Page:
EXCLUSIVE: Banished Celebrity PI Forced to Stake Out His Own Dad’s Funeral

The list of reasons why long-time Hollywood celebrity private investigator Paul Barresi (pictured) was banned from attending his father’s funeral on Sept. 29 in Lemoore, Calif. is long and complex. But certainly one of the contributing factors is his decision to work on a book about his fractured family life, tentatively titled Bless Me Father, For I Have Sinned.

What is much more unusual is how Barresi decided to deal with this traumatic situation. In the same manner that he has staked out locations for law-firm assigned clients ranging from Sylvester Stallone to Arnold Schwarzenegger to Eddie Murphy, Barresi camped out on that day near the church and later at the cemetery, watching from afar through the lenses of high-powered binoculars.

“This was the most painful experience of my life,” Barresi tells FishbowlLA via telephone. “One of my brothers was too sick to attend, but the other two–Matthew and Mark—finally spotted me about halfway through the burial service. They squinted and looked at me with such anger and disdain. I didn’t care that they spotted me. At that point, I came out of the bushes, about 100 yards away.”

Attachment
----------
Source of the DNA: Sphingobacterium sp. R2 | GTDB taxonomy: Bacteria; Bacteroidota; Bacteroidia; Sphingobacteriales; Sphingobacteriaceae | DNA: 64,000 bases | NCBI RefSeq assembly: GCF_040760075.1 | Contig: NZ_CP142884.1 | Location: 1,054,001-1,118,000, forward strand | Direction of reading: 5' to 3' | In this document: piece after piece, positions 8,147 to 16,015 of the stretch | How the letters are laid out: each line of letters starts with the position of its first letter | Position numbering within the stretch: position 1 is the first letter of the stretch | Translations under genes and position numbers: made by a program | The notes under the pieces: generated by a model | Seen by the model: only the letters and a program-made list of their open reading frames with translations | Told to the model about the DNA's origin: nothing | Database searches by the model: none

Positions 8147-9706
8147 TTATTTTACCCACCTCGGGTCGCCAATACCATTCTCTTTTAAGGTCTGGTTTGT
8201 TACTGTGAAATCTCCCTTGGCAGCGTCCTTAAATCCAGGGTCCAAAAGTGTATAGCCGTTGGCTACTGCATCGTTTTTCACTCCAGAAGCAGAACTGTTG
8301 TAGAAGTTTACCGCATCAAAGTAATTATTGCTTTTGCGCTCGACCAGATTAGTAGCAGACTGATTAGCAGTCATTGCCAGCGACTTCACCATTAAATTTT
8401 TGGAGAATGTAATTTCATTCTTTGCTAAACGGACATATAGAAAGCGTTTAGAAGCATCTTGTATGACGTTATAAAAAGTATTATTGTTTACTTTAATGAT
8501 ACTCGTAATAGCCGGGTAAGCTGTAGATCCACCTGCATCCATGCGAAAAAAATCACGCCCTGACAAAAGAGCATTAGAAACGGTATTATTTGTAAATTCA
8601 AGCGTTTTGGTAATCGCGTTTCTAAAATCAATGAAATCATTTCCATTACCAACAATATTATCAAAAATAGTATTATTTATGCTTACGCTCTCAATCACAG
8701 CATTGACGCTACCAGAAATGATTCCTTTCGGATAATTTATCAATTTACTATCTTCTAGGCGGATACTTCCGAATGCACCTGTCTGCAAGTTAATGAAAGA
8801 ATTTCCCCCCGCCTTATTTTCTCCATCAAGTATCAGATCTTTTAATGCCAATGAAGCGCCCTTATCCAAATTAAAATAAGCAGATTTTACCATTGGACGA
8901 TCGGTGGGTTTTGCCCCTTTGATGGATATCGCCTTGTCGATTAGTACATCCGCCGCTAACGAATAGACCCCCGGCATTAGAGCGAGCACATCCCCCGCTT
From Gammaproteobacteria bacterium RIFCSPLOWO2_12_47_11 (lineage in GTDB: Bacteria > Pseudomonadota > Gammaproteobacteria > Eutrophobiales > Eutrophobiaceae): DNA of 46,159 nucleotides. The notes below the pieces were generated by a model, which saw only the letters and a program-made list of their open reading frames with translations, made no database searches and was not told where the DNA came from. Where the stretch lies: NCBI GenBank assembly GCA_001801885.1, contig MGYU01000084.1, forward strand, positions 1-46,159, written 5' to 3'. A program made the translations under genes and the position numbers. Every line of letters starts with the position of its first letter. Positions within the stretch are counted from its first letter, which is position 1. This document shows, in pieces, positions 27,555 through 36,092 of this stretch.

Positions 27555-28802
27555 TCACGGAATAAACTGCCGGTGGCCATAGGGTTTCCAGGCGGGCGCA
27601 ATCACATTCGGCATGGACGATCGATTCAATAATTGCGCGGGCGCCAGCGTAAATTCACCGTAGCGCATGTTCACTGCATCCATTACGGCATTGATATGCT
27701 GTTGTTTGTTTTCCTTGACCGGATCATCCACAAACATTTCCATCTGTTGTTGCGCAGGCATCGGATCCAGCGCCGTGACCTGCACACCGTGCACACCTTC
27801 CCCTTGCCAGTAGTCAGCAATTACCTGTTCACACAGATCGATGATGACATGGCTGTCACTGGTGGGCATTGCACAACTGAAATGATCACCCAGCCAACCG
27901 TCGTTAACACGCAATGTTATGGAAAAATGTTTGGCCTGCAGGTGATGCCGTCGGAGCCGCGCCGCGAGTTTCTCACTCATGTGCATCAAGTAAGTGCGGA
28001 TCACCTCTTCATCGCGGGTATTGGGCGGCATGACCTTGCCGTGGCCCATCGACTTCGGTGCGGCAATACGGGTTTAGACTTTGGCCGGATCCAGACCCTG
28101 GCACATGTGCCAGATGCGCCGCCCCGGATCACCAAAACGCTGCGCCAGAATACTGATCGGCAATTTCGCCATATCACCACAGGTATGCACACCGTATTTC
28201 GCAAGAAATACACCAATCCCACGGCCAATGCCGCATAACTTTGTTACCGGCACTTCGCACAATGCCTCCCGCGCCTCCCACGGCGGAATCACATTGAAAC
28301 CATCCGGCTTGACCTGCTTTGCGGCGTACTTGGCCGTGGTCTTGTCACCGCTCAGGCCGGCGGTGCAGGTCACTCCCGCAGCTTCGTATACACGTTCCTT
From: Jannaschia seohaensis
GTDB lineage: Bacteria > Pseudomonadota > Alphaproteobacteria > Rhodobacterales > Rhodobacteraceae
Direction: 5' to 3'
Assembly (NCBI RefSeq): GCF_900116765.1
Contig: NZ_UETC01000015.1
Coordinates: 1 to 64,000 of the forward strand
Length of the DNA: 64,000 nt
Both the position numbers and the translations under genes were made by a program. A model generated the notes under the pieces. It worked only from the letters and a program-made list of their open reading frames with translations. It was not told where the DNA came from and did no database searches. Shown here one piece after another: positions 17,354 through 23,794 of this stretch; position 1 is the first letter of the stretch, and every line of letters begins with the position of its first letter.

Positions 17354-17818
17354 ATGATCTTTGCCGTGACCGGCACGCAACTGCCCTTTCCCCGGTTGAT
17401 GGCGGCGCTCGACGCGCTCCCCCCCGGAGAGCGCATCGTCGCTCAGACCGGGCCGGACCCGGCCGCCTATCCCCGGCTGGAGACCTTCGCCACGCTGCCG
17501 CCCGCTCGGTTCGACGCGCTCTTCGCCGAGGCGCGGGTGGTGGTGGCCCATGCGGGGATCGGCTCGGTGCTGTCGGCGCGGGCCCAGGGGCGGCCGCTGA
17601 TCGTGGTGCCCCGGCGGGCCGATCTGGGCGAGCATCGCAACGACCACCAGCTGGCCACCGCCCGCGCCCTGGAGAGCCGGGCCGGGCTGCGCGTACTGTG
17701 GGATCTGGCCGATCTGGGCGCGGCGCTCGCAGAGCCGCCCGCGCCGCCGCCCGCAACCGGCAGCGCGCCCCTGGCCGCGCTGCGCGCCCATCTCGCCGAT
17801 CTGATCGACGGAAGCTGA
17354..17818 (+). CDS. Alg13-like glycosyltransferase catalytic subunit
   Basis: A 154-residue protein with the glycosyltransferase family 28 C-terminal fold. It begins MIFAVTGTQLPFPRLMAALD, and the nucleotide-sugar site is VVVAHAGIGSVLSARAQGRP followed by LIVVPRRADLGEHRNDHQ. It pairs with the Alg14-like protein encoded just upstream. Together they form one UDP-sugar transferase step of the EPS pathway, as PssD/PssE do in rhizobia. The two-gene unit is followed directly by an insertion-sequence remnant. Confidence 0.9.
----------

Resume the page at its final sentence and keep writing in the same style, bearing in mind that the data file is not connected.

Barresi’s dad Nick passed away Sept. 22 at age 87, three days after falling from a ladder. A half a block away from St. Peter’s Catholic Church, the disconsolate son watched as his dad’s casket, draped in an American flag, was carried in and out by members of the U.S. Marine Corps. He had been warned that if he tried to enter the church, he would be thrown out by an off-duty cop in attendance who is also a close friend of his mother.

Barresi says that a California Highway Patrol officer also later spied him at the cemetery but refrained from taking any action. When everyone had left, he was able to approach the burial site as two maintenance men were preparing to inter the casket.

“The cemetery director walked up to me on my blind side and asked who I was,” Barresi recalls. “I told him, ‘Paul Barresi, and this is my father.’ The cemetery director then stepped back and told me, ‘Go ahead, it’s okay, take a few minutes with your father.’ By now, I was sobbing uncontrollably. I asked if I could see my father one last time as I was not allowed to attend the viewing at church. He said ‘No, I’m so sorry.’” Barresi would go on to place at the grave site a letter he had prepared.

Before becoming a private investigator, Barresi worked as an adult film star. But he says he doesn’t think that part of his life had anything to do with his family’s harsh funeral day comportment.

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